3. Join us on the last Friday of each month in sharing news that warms the cockles of our heart. No story is too big or small, as long as it goes beyond religion and politics, into the core of humanity.

4. Place the WE ARE THE WORLD Badge on your sidebar, and help us spread the word on social media. Tweets, Facebook shares, G+ shares using the #WATWB hashtag through the month most welcome. More Blogfest signups mean more friends, love and light for all of us.

5. We’ll read and comment on each others’ posts, get to know each other better, and hopefully, make or renew some friendships with everyone who signs on as participants in the coming months.

6. To signup, add your link in WE ARE THE WORLD Linky List below.

This is a Blog Hop!

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Click here to enter your link and view this Linky Tools list…

And now, your moment of Zen

Book Review – Queens by Patrick Hodges

I reviewed book I of The Wielders of Arantha back in May. Now, a scant four months or so later, book II has dropped. I’m truly not sure how he managed to write, edit, and release such a complex story in such a short period of time, but I have it on good authority Patrick Hodges might not exactly human. It’s entirely possible he’s a reincarnation of one of the greats of the 30s, a new Walter Gibson or Lester Dent, a man who can manipulate words with the best of them.

Book I found an Earth ravaged by alien invasion. The hated Jegg had shown up and basically torn up the joint. A final, last-ditch effort by some of the few remaining humans sent a ship to a distant planet in search of something that might save the planet and drive off the Jegg. On Elystra, Maeve And Davin found more than they bargained for when they stumbled across a society where people could control the elements and armies marched with powerful magicians at their head.

That first book ended part way through the story, which was my only real complaint about it. Book II, Queens, picks up exactly where Book I ended and ups the stakes.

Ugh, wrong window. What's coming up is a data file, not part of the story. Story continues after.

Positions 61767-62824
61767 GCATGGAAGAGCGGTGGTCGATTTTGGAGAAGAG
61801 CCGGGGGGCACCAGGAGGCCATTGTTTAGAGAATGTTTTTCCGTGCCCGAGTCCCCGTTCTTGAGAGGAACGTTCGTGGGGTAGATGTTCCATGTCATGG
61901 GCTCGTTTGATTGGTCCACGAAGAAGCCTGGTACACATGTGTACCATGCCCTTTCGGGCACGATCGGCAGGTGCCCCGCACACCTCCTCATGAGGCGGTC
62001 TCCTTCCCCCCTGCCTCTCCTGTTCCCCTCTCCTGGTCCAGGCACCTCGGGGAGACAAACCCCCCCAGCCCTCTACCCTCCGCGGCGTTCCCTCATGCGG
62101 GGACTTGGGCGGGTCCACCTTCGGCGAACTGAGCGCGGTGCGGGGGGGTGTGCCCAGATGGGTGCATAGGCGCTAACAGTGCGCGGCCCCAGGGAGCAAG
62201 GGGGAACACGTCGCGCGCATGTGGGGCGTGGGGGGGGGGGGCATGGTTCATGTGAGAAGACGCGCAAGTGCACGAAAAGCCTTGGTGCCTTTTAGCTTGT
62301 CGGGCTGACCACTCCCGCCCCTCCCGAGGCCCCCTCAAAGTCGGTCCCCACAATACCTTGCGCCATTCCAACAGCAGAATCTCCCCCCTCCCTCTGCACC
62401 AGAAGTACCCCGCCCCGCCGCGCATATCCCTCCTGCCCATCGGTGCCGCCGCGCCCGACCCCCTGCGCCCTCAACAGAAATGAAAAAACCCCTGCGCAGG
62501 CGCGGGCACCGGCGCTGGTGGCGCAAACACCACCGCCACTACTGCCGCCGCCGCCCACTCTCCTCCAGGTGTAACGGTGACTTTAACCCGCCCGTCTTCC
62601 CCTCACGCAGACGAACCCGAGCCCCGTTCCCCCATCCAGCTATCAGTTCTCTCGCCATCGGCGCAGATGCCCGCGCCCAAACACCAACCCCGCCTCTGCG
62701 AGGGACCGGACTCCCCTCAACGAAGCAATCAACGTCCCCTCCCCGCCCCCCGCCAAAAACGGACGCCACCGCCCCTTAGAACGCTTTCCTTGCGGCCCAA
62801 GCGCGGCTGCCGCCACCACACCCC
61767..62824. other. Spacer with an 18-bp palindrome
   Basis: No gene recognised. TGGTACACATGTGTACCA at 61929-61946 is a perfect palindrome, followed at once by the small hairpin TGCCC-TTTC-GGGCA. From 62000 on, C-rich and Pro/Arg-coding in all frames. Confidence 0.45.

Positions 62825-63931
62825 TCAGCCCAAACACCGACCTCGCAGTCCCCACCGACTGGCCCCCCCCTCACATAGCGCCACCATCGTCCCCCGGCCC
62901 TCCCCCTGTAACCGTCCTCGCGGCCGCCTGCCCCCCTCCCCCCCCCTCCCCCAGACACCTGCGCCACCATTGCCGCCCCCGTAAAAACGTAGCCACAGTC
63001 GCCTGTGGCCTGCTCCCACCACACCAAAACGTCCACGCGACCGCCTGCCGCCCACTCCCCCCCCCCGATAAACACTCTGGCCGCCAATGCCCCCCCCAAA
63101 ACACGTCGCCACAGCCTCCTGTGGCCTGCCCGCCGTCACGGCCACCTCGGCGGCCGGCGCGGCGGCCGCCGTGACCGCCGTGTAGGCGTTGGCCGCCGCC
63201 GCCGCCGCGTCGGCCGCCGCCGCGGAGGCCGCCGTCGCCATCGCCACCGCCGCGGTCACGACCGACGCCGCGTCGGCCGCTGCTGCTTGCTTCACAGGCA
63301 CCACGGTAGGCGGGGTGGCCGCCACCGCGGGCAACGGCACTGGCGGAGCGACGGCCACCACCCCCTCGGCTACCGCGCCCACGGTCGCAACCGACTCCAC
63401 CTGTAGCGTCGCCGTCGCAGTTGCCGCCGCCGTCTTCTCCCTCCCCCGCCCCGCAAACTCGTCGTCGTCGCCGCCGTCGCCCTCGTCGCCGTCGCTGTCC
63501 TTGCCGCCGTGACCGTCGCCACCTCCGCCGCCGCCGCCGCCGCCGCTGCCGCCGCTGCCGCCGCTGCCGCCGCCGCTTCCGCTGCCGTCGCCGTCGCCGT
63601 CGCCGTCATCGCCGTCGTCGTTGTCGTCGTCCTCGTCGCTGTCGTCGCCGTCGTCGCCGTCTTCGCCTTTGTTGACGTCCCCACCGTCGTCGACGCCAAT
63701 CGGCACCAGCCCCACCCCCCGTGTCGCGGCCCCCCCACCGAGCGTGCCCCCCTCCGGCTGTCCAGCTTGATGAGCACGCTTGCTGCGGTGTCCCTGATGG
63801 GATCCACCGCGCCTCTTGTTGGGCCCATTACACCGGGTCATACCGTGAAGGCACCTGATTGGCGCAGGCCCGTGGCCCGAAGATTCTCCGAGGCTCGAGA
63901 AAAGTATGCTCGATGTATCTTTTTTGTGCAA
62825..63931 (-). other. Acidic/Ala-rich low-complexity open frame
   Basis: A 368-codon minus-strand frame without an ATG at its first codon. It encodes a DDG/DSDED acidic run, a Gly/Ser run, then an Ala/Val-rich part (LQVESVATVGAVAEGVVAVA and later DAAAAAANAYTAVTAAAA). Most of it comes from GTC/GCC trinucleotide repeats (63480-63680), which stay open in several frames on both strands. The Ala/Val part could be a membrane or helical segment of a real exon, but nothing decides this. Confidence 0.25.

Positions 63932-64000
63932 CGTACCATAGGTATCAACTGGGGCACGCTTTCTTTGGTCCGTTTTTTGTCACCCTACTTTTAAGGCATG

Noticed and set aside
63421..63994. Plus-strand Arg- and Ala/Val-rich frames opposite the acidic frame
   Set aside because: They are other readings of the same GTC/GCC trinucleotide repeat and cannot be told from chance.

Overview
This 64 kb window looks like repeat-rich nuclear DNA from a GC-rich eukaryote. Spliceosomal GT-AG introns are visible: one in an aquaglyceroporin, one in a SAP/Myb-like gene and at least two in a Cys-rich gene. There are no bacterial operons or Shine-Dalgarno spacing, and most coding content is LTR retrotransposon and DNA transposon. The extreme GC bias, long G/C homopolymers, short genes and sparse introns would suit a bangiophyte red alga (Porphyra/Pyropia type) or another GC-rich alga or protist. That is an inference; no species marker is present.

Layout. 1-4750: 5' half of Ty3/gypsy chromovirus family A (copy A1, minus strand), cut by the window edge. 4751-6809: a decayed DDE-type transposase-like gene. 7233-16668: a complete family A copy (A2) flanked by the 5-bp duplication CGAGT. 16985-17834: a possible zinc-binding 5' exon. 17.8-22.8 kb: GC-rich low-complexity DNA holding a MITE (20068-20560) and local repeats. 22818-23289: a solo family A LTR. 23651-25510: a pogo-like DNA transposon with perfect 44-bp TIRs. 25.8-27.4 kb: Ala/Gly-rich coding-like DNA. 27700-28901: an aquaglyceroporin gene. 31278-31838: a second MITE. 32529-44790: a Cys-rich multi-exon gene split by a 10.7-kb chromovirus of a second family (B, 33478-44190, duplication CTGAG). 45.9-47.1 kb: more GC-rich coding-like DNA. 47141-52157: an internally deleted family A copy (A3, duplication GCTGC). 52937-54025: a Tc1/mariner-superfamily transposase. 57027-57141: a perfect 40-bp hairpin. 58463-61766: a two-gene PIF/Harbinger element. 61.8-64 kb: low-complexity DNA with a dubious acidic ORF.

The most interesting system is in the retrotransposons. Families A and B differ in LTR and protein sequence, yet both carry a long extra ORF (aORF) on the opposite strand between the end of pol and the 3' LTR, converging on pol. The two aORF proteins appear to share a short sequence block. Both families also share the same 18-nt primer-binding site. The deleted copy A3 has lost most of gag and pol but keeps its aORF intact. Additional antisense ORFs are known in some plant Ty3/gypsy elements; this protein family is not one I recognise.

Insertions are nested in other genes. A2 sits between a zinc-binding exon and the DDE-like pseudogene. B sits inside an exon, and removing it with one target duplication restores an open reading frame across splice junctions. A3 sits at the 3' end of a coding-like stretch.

In addition to being a cracking good story to read, Hodges spends some time exploring the way our preconceived notions drive the way we do things. Most of Elystra cannot comprehend a woman that can wield the elements, while the women who walled themselves off from the world have difficulty imagining men who aren’t complete jerks. It’s kind of like the battle of the sexes on a global scale, except they come to the conclusion that there’s no real reason to be fighting, especially since a greater threat has arisen.

That’s another theme to the story, the idea that the things we do can have extremely long-lasting repercussions, the kind of stuff no one ever saw coming. Themes like these make for a resounding story and Hodges – originally a youth/YA author – handles the adult themes with aplomb.

All in all, an excellent read.

A cosmic game of chess is underway, and the planet Elystra is the board.

Earth pilot Maeve and her son Davin have joined the Ixtrayu, hoping to avert the destruction that their leader, Kelia, has foretold. But will Maeve’s burgeoning Wielding powers be enough to thwart the machinations of Elzor and his lightning-wielding sister, Elzaria, before everything the Ixtrayu have ever known is destroyed in Elzor’s quest for ultimate power?

Queens is Part Two in the Wielders of Arantha trilogy. If you love science fiction or fantasy, then this series will thrill and enthrall you!

Get your copy on Amazon

Check out Patrick’s FB author page

Follow Patrick on Twitter

Check out his website

 

Nazi Swine

I learned something interesting a few days. There’s an old phrase that anyone who ever watched Bugs Bunny cartoons has probably heard: “Them’s fightin’ words.” It was one of the irascible Yosemite Sam’s lines, if I recall correctly.

fightinwords
Don’t criticize the quality. That would be fightin’ words.

Over the years, the phrase has been attributed to and used by many a rapscallion, roughneck, and tough guy, usually as an excuse to kick someone’s ass and over time it’s become more and more of a joke.

“I don’t like the beer in this joint.”

“Stranger, them’s fightin’ words.”

Yes, there are people who will get into a fight over beer. There are also people who will get into a fight over almost anything and using the adage “Them’s fightin’ words” gives them a flimsy moral excuse. After all, I just warned you of a fight and gave you a chance to back down gracefully after you told me canned salsa was better than homemade or Alien’s Imperial Stout was better than Marble‘s Imperial Stout. (They’re actually both pretty good.)

What I learned today was “Them’s fightin’ words” is actually a thing from a quasi-legal perspective.